Red Hat

Hibernate Validator 5.3.0.Alpha1 is out

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It’s my pleasure to announce the first release of Hibernate Validator 5.3!

The overarching idea for the 5.3 timeline is to prototype several features which may potentially be standardized in the Bean Validation 2.0 specification. For instance we’ll work on a solution for the long-standing request for sorting the constraints on single properties.

If you’d like to see any specific features addressed in that prototyping work (and eventually included in BV 2.0), then please get in touch and let us know which are the most important things you are missing from the spec. We’ve compiled a first list of issues we are considering for inclusion in BV 2.0. For sure we cannot address all of them, so it’ll greatly help if you tell us what would be most helpful to you.

Dynamic payloads for constraints

To get things rolling, the Alpha 1 allows to you to enrich custom constraint violations with additional context data. Code examining constraint violations can access and interpret this data in a safer way than by parsing string-based constraint violation messages. Think of it as a dynamic variant of the existing Bean Validation payload feature.

As an example, let’s assume we have a constraint @Matches for making sure a long property matches a given value with some tolerance:

public static class Package {

    @Matches(value=1000, tolerance=100)
    public long weight;

If the annotated value is invalid, the resulting constraint violation should have a specific severity, depending on whether the value lies within the given tolerance or not. That severity value could then for instance be used for formatting the error specifically in a UI.

The definition of the @Matches constraint is nothing new, it’s just a regular custom constraint annotation:

@Constraint(validatedBy = { MatchesValidator.class })
public @interface Matches {

    public enum Severity { WARN, ERROR; }

    String message() default "Must match {value} with a tolerance of {tolerance}";
    Class<?>[] groups() default {};
    Class<? extends Payload>[] payload() default {};

    long value();
    long tolerance();

The constraint validator is where it’s getting interesting:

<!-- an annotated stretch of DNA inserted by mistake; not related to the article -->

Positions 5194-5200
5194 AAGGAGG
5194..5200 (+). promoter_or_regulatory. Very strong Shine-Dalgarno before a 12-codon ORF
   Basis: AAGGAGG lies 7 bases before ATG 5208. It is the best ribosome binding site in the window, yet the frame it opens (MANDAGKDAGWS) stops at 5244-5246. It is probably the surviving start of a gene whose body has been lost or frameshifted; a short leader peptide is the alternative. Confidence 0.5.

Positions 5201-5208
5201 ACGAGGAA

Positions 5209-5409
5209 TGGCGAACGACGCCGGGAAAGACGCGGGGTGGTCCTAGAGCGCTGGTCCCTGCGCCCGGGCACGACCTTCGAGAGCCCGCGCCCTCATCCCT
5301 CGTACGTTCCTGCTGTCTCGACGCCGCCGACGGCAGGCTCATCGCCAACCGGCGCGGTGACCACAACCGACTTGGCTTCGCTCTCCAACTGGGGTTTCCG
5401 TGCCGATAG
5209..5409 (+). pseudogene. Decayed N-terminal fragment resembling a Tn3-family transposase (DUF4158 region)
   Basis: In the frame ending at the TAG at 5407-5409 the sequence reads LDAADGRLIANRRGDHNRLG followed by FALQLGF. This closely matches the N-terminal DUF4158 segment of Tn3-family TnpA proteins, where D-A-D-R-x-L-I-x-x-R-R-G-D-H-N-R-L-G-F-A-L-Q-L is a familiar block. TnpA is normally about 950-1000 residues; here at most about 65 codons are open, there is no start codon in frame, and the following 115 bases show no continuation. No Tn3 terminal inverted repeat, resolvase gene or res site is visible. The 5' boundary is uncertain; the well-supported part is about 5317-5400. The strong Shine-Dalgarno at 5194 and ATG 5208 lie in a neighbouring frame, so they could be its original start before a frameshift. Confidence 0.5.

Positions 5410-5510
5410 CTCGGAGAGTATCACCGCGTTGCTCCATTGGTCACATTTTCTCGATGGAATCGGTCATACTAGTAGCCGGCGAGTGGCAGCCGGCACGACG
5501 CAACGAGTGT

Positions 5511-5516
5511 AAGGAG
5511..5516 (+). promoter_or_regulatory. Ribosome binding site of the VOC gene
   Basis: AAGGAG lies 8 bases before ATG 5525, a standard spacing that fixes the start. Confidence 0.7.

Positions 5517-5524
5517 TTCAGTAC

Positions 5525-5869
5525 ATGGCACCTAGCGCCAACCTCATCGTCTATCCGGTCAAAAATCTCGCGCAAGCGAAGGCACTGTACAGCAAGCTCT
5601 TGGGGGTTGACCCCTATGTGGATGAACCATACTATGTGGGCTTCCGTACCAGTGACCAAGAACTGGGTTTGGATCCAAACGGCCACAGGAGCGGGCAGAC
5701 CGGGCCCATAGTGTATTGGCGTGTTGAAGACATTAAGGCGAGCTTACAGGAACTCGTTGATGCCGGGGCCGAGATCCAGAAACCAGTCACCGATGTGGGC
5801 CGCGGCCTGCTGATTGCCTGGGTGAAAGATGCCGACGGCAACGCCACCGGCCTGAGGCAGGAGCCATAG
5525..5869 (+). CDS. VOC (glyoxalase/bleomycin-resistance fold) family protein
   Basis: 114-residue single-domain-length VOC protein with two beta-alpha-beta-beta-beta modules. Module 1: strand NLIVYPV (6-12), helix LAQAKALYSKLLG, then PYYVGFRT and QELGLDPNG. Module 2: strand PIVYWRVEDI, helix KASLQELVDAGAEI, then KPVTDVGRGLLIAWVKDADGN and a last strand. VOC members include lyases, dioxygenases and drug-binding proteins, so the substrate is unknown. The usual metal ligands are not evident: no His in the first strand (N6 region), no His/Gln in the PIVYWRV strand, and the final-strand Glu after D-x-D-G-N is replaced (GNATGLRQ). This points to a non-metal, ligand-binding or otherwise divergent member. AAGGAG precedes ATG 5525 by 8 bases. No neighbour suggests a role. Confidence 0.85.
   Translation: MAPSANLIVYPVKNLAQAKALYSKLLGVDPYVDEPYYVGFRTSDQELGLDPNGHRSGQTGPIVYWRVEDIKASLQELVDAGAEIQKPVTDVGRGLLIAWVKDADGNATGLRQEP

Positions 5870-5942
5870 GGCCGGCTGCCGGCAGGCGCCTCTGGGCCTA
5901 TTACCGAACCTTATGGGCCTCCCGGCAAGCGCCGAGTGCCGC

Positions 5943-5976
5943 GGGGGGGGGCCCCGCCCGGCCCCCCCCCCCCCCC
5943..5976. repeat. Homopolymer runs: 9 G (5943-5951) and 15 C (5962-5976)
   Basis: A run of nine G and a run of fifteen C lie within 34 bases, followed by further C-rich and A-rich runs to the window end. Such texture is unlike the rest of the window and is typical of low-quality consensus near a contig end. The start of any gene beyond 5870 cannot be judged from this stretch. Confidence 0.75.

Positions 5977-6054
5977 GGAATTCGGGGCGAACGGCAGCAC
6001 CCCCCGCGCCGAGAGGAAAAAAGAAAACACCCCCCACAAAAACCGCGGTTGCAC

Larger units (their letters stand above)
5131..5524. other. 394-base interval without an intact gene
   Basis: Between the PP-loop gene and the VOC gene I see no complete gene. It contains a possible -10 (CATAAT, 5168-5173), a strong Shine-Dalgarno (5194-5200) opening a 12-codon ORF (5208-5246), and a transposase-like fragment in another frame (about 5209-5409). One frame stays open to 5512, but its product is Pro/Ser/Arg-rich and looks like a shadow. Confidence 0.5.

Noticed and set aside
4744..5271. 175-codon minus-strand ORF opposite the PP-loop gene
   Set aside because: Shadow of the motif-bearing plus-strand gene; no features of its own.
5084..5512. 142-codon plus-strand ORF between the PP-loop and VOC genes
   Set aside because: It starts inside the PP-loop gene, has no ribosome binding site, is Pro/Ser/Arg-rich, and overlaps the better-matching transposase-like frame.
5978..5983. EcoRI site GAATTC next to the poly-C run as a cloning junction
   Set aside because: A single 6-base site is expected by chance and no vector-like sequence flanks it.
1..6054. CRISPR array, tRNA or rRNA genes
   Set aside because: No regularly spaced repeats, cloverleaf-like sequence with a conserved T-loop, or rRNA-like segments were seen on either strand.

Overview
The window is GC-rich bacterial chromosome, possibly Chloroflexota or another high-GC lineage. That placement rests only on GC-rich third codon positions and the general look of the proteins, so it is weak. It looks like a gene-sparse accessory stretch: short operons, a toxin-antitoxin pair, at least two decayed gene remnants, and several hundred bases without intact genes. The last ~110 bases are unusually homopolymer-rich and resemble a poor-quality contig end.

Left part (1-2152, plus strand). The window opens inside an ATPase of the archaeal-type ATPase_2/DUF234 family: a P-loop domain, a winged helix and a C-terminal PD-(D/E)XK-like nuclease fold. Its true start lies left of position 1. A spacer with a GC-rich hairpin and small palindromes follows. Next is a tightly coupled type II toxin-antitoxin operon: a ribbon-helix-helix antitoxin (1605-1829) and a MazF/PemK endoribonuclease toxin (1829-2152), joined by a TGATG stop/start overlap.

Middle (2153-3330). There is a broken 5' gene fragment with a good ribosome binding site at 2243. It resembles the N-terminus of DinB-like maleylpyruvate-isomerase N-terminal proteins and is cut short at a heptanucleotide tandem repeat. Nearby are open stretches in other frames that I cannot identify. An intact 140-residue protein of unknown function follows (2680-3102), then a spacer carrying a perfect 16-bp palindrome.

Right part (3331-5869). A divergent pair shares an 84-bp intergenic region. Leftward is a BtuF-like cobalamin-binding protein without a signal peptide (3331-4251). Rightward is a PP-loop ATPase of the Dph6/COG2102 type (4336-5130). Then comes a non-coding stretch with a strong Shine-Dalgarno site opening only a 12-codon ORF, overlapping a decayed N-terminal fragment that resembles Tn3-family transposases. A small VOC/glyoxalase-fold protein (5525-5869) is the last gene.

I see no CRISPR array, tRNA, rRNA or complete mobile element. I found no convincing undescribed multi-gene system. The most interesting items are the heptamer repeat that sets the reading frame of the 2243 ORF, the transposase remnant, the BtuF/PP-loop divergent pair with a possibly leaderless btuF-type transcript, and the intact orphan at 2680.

public class MatchesValidator implements ConstraintValidator<Matches, Long> {

    private long tolerance;
    private long value;

    public void initialize(Matches constraintAnnotation) {
        this.value = constraintAnnotation.value();
        this.tolerance = constraintAnnotation.tolerance();

    public boolean isValid(Long value, ConstraintValidatorContext context) {
        if ( value == null ) {
            return true;

        if ( this.value == value.longValue() ) {
            return true;

        HibernateConstraintValidatorContext hibernateContext = context.unwrap(
                Math.abs( this.value - value ) < tolerance ? Severity.WARN : Severity.ERROR

        return false;

In isValid() the severity object is set via HibernateConstraintValidatorContext#withDynamicPayload(). Note that the payload object must be serializable in case constraint violations are sent to remote clients, e.g. via RMI.

Validation clients may then access the dynamic payload like so:

HibernateConstraintViolation<?> violation = violations.iterator()
    .unwrap( HibernateConstraintViolation.class );

if ( violation.getDynamicPayload( Severity.class ) == Severity.ERROR ) {
    // ...

What else is there?

Other features of the Alpha 1 releases are improved OSGi support (many thanks to Benson Margulies for this!), optional relaxation of parameter constraints (kudos to Chris Beckey!) and several bug fixes and improvements, amongst them support for cross-parameter constraints in the annotation processor (cheers to Nicola Ferraro!).

You can find the complete list of all addressed issues in the change log. To get the release with Maven, Gradle etc. use the GAV coordinates org.hibernate:{hibernate-validator|hibernate-validator-cdi|hibernate-validator-annotation-processor}:5.3.0.Alpha1. Alternatively, a distribution bundle containing all the bits is provided on on SourceForge (TAR.GZ, ZIP).

To get in touch, use the following channels:

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